Montreal, 9 October 2018—On 3 October 2018, a resident from the municipality of Los Ramones in the State of Nuevo Leon, Mexico (the “Submitter”) filed a submission with the CEC Secretariat, asserting that Mexico is failing to effectively enforce environmental laws with respect to hydraulic fracturing operations which are now causing harm to the health and the environment of the local residents.
In submission SEM-18-003 (Hydraulic fracturing in Nuevo Leon) the Submitter asserts that hydraulic fracturing operations by Petróleos Mexicanos (Pemex) started on or about July 2013 and that later in October of that year seismic activity increased. Subsequently, the Submitter asserts there was a decrease in water quality from domestic groundwater wells.
The Secretariat has 30 days to review the submission and determine whether it meets the admissibility requirements in Article 14(1) of the North American Agreement on Environmental Cooperation.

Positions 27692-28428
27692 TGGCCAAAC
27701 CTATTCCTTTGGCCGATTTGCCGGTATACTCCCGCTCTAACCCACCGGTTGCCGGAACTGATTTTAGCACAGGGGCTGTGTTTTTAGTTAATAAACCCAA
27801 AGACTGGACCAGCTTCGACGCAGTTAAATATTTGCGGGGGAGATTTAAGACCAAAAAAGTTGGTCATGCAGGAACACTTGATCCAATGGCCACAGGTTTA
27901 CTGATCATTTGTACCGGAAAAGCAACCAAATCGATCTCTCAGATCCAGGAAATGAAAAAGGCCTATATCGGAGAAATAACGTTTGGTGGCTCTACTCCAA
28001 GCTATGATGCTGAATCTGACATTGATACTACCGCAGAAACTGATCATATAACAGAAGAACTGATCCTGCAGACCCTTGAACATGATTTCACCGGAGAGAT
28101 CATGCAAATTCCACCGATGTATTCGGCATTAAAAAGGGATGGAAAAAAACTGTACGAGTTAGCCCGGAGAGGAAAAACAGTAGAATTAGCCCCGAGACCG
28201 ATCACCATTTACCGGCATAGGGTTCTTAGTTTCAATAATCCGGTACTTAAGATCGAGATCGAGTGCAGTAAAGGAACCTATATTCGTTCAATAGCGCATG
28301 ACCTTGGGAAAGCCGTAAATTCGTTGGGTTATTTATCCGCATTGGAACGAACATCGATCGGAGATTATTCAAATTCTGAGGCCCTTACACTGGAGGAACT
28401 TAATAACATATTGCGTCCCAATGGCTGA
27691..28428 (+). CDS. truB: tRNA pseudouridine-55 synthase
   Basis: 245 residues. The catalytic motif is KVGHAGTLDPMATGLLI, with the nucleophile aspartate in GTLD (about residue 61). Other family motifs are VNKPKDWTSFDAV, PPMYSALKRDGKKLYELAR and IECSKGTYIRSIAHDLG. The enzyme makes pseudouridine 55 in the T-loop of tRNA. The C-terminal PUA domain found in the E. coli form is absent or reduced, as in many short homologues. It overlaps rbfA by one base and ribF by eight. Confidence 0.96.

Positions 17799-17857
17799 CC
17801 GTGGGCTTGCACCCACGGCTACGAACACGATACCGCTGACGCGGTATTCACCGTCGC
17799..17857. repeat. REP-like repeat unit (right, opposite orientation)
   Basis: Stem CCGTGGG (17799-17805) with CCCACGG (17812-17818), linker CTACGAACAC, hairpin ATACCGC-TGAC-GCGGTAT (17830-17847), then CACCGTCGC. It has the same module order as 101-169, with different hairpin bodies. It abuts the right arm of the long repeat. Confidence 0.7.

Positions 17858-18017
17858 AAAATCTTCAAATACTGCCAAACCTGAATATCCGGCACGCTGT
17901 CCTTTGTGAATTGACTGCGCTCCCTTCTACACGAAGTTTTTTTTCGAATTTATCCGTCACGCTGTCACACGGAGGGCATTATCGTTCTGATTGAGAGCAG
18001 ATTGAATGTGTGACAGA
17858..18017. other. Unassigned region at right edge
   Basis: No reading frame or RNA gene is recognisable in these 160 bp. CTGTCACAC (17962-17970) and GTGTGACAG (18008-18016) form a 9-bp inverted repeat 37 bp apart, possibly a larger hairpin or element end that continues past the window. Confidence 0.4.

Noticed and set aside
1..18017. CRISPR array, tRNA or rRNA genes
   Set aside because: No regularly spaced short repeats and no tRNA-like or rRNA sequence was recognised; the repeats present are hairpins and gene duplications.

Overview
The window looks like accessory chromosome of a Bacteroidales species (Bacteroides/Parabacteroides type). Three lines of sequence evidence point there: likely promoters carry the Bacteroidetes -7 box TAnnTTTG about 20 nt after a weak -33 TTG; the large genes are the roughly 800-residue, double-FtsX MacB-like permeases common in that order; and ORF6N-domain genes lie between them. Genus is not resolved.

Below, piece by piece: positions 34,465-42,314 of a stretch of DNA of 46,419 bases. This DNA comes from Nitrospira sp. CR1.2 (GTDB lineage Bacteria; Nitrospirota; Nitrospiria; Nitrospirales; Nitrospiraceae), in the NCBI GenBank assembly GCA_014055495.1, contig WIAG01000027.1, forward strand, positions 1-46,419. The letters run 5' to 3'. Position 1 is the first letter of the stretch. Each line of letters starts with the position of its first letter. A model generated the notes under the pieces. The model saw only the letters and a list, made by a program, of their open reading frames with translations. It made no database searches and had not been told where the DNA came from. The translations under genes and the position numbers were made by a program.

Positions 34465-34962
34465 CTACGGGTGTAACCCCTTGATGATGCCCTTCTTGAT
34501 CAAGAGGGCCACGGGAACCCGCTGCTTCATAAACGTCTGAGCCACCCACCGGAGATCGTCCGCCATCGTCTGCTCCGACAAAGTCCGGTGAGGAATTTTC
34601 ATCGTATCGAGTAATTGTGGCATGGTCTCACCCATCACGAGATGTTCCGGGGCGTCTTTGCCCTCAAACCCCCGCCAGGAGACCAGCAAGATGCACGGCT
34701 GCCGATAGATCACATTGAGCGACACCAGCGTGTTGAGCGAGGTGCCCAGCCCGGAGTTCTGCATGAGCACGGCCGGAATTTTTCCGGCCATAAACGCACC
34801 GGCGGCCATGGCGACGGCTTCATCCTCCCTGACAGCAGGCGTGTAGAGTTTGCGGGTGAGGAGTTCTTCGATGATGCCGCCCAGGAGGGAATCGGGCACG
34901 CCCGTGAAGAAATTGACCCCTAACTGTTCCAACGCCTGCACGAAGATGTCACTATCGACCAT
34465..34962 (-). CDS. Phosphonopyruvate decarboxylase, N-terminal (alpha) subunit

For more information, please visit the CEC’s Submissions on Enforcement Matters webpage and the registry of Submission SEM-18-003 (Hydraulic Fracturing in Nuevo Leon).
The CEC Submissions on Enforcement Matters process supports public participation, information-sharing between governments and the public, and transparency and openness in the effective enforcement of environmental law in North America. If you have reason to believe that an environmental law is not being effectively enforced by Canada, Mexico or the United States, the SEM process may address your concerns.
As of 1 July 2020, the CEC’s SEM process is governed by USMCA Articles 24.27 and 24.28 of the Environment Chapter of the free trade agreement between Canada, Mexico and the United States (CUSMA, T-MEC, USMCA).
Want to learn more about the SEM process? Please watch this two-minute video for an introduction: